One Question Quiz
He may not have made it here literally, but Napoleon’s legacy reached New Zealand in many ways (Image: Archi Banal)
He may not have made it here literally, but Napoleon’s legacy reached New Zealand in many ways (Image: Archi Banal)

SocietyDecember 23, 2023

How Napoleon influenced Aotearoa

He may not have made it here literally, but Napoleon’s legacy reached New Zealand in many ways (Image: Archi Banal)
He may not have made it here literally, but Napoleon’s legacy reached New Zealand in many ways (Image: Archi Banal)

Ridley Scott’s Napoleon opened in New Zealand recently, and the film has inspired a renewed fascination with that period of history. Aotearoa was very much a part of it. 

The Duke of Wellington looked through his spyglass towards the carnage unfolding at Waterloo. William Ponsonby had disappeared over the ridge, and the Duke worried the young cavalryman had missed the order to withdraw. 

Indeed, Ponsonby had, and by the time he realised his error it was too late. His winded horse faltered in the thick mud, and in a blur, the riders were upon him. As he fell under a Frenchman’s lance, I often wonder how Ponsonby would have felt if he had known that an affluent Auckland suburb would be named for his gallantry. 

Across the field, Thomas Picton wasn’t faring any better. Wellington had ordered the vile yet capable commander over the ridge with a company of soldiers. As the French line came into view, Picton drew his sword. “Charge! Hurrah! Hurrah!” he bellowed, shortly before a musket ball struck him between the eyes. 

Two hours’ drive from Te Waipounamu’s Picton and you’re in Nelson, named for another Briton who died under the shadow of Napoleon Bonaparte. Nelson led England’s navy and fell to a French sharpshooter. The eponymous city’s “Bay Dreams” music festival is typically held at Trafalgar Park, just off Trafalgar Street – both places named after the decisive battle Admiral Nelson won (and died fighting).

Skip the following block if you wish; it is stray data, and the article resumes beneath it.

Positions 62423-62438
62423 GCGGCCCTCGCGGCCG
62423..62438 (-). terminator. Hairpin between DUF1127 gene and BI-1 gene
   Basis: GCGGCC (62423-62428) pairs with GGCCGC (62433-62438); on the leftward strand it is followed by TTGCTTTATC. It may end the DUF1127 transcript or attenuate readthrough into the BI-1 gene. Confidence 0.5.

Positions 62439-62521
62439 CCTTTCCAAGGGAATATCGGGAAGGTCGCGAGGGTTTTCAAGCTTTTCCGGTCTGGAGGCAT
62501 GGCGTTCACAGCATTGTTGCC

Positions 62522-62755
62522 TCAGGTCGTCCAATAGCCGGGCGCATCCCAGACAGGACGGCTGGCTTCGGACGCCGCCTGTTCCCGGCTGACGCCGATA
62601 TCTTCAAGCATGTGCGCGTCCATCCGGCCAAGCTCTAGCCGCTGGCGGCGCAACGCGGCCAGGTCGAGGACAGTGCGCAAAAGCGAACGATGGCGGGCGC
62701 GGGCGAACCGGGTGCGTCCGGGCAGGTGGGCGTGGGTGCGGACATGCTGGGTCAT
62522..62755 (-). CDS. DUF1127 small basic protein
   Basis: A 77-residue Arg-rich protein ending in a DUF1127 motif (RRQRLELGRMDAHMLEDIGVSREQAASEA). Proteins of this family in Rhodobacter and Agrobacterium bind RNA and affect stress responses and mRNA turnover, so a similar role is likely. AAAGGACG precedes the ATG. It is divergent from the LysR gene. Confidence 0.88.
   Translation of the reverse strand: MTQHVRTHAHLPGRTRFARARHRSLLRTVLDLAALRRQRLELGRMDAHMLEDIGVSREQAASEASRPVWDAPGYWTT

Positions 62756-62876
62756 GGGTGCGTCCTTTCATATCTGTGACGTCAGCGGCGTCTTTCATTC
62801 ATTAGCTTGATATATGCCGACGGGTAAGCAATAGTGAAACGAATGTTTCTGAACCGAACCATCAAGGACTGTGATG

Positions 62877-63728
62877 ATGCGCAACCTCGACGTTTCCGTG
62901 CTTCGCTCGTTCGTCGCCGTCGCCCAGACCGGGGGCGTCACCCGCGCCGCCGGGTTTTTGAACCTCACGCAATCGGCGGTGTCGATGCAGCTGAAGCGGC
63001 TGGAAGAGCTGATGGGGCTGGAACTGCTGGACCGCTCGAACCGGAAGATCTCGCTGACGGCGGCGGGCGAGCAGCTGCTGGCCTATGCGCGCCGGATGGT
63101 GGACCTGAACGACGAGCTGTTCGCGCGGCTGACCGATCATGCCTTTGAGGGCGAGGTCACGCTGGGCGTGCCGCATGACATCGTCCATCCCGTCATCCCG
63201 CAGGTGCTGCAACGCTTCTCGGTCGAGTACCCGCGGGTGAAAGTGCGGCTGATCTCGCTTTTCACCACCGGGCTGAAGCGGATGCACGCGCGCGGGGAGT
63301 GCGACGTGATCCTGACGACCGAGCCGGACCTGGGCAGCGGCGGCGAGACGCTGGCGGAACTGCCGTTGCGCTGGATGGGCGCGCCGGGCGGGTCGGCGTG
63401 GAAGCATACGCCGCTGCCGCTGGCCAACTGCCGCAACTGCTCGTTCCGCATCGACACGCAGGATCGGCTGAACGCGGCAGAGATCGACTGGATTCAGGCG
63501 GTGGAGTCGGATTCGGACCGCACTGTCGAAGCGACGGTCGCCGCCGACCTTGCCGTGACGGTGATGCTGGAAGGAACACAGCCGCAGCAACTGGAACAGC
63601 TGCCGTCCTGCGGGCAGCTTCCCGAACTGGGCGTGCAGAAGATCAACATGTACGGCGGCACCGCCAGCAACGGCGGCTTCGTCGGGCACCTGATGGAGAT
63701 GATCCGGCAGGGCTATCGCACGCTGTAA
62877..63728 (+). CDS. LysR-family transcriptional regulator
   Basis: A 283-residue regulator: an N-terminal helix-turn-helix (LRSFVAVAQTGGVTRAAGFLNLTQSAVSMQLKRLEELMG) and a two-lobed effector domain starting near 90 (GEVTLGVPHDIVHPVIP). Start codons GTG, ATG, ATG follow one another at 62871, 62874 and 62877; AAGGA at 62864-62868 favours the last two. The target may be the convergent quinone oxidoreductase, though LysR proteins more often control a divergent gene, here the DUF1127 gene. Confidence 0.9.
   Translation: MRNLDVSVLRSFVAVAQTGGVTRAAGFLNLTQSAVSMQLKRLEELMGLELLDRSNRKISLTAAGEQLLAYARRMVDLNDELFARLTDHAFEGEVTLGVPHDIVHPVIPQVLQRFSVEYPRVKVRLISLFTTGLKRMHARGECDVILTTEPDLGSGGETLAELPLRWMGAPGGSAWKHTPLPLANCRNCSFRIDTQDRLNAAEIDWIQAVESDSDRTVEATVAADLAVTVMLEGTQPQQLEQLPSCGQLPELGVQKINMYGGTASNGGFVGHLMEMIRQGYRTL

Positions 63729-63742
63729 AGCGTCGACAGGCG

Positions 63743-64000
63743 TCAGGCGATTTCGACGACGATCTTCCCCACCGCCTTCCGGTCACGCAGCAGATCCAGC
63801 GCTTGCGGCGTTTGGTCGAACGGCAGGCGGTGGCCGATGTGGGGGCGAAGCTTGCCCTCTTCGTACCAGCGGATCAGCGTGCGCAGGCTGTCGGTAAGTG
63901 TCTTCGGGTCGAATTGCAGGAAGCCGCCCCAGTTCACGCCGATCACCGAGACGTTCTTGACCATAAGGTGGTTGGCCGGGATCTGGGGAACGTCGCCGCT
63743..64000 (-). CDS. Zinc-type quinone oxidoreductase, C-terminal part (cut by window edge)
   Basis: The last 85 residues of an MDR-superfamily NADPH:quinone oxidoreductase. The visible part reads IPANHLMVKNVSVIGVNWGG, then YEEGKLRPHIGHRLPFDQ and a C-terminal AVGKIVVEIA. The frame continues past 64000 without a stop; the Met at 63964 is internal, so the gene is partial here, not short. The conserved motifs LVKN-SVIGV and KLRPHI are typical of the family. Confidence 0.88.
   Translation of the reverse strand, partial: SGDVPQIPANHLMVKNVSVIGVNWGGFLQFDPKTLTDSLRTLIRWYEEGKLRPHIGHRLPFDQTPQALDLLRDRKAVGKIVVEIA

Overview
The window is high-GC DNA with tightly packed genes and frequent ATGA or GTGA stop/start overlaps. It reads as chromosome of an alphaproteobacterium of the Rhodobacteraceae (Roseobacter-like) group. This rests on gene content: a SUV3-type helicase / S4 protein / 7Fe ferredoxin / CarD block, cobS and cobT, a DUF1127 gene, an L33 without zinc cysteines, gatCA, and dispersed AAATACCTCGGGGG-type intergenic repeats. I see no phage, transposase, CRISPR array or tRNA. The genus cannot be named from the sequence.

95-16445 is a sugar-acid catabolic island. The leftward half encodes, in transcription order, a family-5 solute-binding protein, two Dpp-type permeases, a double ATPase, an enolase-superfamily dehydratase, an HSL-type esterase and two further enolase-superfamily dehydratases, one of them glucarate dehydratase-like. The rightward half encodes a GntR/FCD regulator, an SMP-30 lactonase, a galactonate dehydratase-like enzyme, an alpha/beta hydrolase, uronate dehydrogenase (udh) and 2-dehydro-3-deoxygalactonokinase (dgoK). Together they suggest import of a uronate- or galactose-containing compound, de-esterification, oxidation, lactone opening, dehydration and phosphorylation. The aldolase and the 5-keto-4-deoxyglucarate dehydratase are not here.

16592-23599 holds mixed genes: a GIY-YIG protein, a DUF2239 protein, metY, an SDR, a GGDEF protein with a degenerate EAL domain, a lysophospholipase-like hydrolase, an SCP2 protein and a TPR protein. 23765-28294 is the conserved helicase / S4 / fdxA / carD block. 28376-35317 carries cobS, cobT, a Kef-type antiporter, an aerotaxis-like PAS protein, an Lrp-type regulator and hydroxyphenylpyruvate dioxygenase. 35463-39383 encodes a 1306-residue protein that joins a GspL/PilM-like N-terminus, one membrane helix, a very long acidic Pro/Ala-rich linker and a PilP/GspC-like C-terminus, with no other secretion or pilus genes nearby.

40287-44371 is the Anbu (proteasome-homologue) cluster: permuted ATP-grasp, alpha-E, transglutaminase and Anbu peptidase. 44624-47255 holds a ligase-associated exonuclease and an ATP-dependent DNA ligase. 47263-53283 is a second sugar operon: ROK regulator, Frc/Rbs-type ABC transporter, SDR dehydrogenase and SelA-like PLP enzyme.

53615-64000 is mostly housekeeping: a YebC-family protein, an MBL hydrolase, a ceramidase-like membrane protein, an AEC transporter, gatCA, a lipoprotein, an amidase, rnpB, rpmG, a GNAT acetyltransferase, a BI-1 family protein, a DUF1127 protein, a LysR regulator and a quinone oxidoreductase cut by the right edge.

An aerial shot of an azure-blue beach in Motueka, near Nelson, New Zealand. Overlaid text says "Greetings from Nelson"
Just one of many New Zealand place names that references the Napoleonic Wars (Image: Getty Images; design by Tina Tiller

Walk through almost any town from Bluff to Cape Reinga, and you will find at least one place that references the Napoleonic Wars, fought two centuries ago between France and more than half of Europe. This series of conflicts, named for the French general-turned-emperor, unfolded about as far away from New Zealand as you can get. Now, with the release of Ridley Scott’s new biopic, it’s as good a time as any to ask: why? What does this guy have to do with us? 

From cities to suburbs to streets, New Zealand’s place names are a veritable who’s who of British soldiers who died fighting Napoleon Bonaparte. These stories became a part of Britain’s mythology, and were clearly still in the minds of colonists who sought to honour their martyrs when renaming sites throughout Aotearoa. 

Beyond place names, however, Napoleon’s legacy reached New Zealand in other ways. Though, according to Grant Morris, associate law professor at Victoria University of Wellington, these were all very indirect.

“The outcome of [The Napoleonic Wars] had a huge impact on Britain and its empire and ultimately, therefore, on New Zealand.” he says. “You can take it back to Trafalgar in 1805. That gave the British control of the seas. And by having control of the seas, that made colonisation easier.” 

Napoleon, famously, didn’t care much for overseas colonies and his navy, instead preferring to fight battles on land. His concern for the Pacific, and by extension New Zealand, was token.